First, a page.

2017-07-08 03:26:54 UTC
Spencer Johnson, author of parable 'Who Moved My Cheese?' dies at 78
Dr. Spencer Johnson, author of “Who Moved My Cheese?” and co-author of “The One Minute Manager,” among the best-selling books of all time, has died. The former La Jollan was 78.
He was a little-known children’s book author in the early 1980s when he met Ken Blanchard at a cocktail party in San Diego and the two decided to write a parable for business leaders. They self-published ”One Minute Manager,” sold thousands of copies on their own, and then struck a deal with a major New York publisher. The book has sold more than 15 million copies.
Dr. Johnson then took a story he’d told to friends about two mice and two mouse-sized humans maneuvering through a maze and turned it into a 98-page allegory about change, “Who Moved My Cheese?” It’s sold more than 25 million copies, spawned teen and children’s versions, and become such a pop-culture touchstone that it’s been parodied in comic strips and books.
“He was a special, creative guy who impacted the world in so many ways,” Blanchard said.
Dr. Johnson died Monday from pancreatic cancer at Scripps Hospital in Encinitas, according to his family.
Born in Watertown, S.D. and raised in Los Angeles, he grew up planning to be a physician. He got a medical degree from the Royal College of Surgeons in Dublin, Ireland, did clerkships at the Mayo Clinic and Harvard Medical School, and then went to work for a medical devices company. That’s where he discovered his knack for writing.
He was put in charge of the informational material handed out to prospective patients. To his mind, it was unreadable. He rewrote it.
“He learned that he could take subjects that overwhelm most people and distill them down to the core of what they are,” said Margret McBride, his literary agent. “He would then take that and put it into a story that’s enjoyable to read, that can be read in about an hour, and that when you’re done you feel like a different person.
“What he did is, he took the cobwebs out of your brain.”
Dr. Johnson had written a 43-volume series of children’s books called ValueTales with his first wife, Ann Donegan, when he met Blanchard. They put together “One Minute Manager” in a matter of weeks. “It wrote us,” Blanchard said. They knew they were on to something when they spoke at a national restaurant convention and then after the presentation sold 1,200 copies of the self-published book in 30 minutes.
During negotiations with William Morrow, the publisher balked at charging $15 for the book, the price the authors had been getting. “You’re being a little too Little League,” Dr. Johnson said, and started to walk out of the meeting.
A deal was struck that included offering readers a money-back guarantee. Very few took them up on it, and the book became so successful it spawned a whole “One Minute” industry for Blanchard that continues today. Two years ago, the original “One Minute” book was re-written for the current business environment and it, too, became a best-seller.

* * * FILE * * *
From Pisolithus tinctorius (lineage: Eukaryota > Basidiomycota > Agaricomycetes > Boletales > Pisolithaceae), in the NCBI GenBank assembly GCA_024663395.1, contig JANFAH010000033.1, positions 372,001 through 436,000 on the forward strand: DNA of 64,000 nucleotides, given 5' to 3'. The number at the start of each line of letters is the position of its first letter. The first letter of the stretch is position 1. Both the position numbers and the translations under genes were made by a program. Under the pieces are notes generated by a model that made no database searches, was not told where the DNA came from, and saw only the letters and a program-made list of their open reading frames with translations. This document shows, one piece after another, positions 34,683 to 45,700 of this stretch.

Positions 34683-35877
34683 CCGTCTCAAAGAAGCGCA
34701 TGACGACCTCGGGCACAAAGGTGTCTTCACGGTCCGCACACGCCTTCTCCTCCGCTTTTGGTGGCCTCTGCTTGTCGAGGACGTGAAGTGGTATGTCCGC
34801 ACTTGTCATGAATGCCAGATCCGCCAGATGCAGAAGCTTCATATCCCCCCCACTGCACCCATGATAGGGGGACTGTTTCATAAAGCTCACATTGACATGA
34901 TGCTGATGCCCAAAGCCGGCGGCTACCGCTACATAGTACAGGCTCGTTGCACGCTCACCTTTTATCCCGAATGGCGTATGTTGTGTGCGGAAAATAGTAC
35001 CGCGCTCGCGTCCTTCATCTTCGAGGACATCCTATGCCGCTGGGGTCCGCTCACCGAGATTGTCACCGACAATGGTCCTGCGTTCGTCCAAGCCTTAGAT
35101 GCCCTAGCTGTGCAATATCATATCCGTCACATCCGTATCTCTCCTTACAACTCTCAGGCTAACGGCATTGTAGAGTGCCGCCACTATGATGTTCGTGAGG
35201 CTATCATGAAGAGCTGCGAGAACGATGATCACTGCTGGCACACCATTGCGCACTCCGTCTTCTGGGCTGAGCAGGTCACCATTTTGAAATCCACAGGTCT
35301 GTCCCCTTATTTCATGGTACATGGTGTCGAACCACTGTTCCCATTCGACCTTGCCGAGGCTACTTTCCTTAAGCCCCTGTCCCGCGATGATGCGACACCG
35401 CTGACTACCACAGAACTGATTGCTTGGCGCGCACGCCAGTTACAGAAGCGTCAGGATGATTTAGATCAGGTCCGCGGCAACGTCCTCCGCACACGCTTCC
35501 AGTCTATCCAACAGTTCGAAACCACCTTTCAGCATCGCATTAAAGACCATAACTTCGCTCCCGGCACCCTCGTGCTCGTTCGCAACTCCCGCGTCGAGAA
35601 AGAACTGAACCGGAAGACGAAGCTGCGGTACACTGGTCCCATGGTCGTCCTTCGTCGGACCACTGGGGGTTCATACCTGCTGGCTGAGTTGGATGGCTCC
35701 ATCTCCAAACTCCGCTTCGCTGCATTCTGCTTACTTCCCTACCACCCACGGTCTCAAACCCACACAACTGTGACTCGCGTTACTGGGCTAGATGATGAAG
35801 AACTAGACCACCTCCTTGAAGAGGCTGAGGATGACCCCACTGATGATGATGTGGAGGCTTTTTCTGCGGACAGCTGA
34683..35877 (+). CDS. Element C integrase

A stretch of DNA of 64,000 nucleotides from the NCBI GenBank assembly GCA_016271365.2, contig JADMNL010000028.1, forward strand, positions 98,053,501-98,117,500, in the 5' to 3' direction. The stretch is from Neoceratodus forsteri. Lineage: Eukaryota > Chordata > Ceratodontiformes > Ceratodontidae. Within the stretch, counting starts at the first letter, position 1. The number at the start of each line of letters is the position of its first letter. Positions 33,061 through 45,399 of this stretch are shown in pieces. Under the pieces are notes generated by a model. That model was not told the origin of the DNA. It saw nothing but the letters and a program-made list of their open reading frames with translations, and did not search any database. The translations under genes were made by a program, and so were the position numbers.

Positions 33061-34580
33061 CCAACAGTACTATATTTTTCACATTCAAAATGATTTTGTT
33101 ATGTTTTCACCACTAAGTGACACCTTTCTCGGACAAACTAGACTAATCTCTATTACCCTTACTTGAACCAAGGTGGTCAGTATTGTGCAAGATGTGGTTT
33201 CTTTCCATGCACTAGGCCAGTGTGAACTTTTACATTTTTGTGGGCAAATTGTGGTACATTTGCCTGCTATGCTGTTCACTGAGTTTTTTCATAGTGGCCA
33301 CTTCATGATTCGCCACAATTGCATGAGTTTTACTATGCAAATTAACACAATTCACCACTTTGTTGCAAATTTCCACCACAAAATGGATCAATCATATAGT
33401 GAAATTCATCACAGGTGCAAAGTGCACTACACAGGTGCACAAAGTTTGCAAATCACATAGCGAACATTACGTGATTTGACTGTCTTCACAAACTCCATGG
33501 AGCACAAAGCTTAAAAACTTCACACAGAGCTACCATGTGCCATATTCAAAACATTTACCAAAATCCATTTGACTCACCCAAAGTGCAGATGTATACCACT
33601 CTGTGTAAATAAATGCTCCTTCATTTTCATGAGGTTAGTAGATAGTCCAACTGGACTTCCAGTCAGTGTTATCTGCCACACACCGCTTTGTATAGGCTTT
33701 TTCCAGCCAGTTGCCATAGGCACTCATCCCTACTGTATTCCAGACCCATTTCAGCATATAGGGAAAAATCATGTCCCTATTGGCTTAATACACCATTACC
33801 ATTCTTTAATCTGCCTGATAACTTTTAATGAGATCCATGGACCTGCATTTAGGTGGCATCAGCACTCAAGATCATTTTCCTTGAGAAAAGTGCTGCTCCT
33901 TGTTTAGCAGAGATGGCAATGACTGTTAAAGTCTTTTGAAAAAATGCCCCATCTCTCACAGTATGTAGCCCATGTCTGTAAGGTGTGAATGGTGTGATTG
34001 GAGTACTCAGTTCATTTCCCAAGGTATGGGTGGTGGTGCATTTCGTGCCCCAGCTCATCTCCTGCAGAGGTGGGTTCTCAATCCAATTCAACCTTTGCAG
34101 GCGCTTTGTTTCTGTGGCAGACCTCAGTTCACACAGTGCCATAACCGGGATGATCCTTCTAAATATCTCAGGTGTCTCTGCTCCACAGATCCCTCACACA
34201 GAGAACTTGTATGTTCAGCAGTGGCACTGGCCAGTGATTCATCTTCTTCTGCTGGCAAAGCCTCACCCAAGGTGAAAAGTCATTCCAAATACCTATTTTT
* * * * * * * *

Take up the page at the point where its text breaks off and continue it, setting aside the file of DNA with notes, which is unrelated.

In the late 1980s, Dr. Johnson moved to Hawaii with his second wife, Lesley Bostridge, and in 1998 wrote a story about two mice, one named Sniff and one named Scurry, and two tiny people, Hem and Haw. “Who Moved My Cheese?” still regularly appears on lists of best-selling business books.
His other popular titles include “Peaks and Valleys” and “The Precious Present.”
“He was always very pleased when someone would tell him how much one of his books meant to them,” said Nancy Casey, his editor and executive assistant. “He loved to mentor people, loved to help them tap into their own success.”
But he didn’t love the trappings of fame, which is why his books didn’t include photos of him on the jackets. He wanted to be able to go out in public and not be recognized. “When a person picks up one of my books and starts reading it,” he once told McBride, his agent, “I want the relationship between them and the words to be private. A photo of me is a distraction.”
She recalled how one time when his publisher insisted on photos, Dr. Johnson posed for them with his back turned, sitting at his desk.
He wasn’t offended by the various parodies that arose in the wake of “Who Moved My Cheese?” McBride said he would quip about imitation being the sincerest form of flattery. “It says a lot that someone would take a year or so trying to make fun of something I did,” she remembered him saying.
Dr. Johnson divided his time in recent years between homes in Hawaii and New Hampshire. He moved back to San Diego about six months ago and rented a home in Rancho Santa Fe while undergoing cancer treatment.
Survivors include three sons, Emerson of San Diego, Christian of London, and Austin of Honolulu; his brother, Hugh Johnson and sister-in-law Jane of Los Angeles; his sister, Constance Johnson of Los Angeles; nieces Hillary and Joelle Johnson of Los Angeles; and nephew Erick Johnson of Dallas. He was predeceased by a son, Cameron.
Celebration of Life services are pending.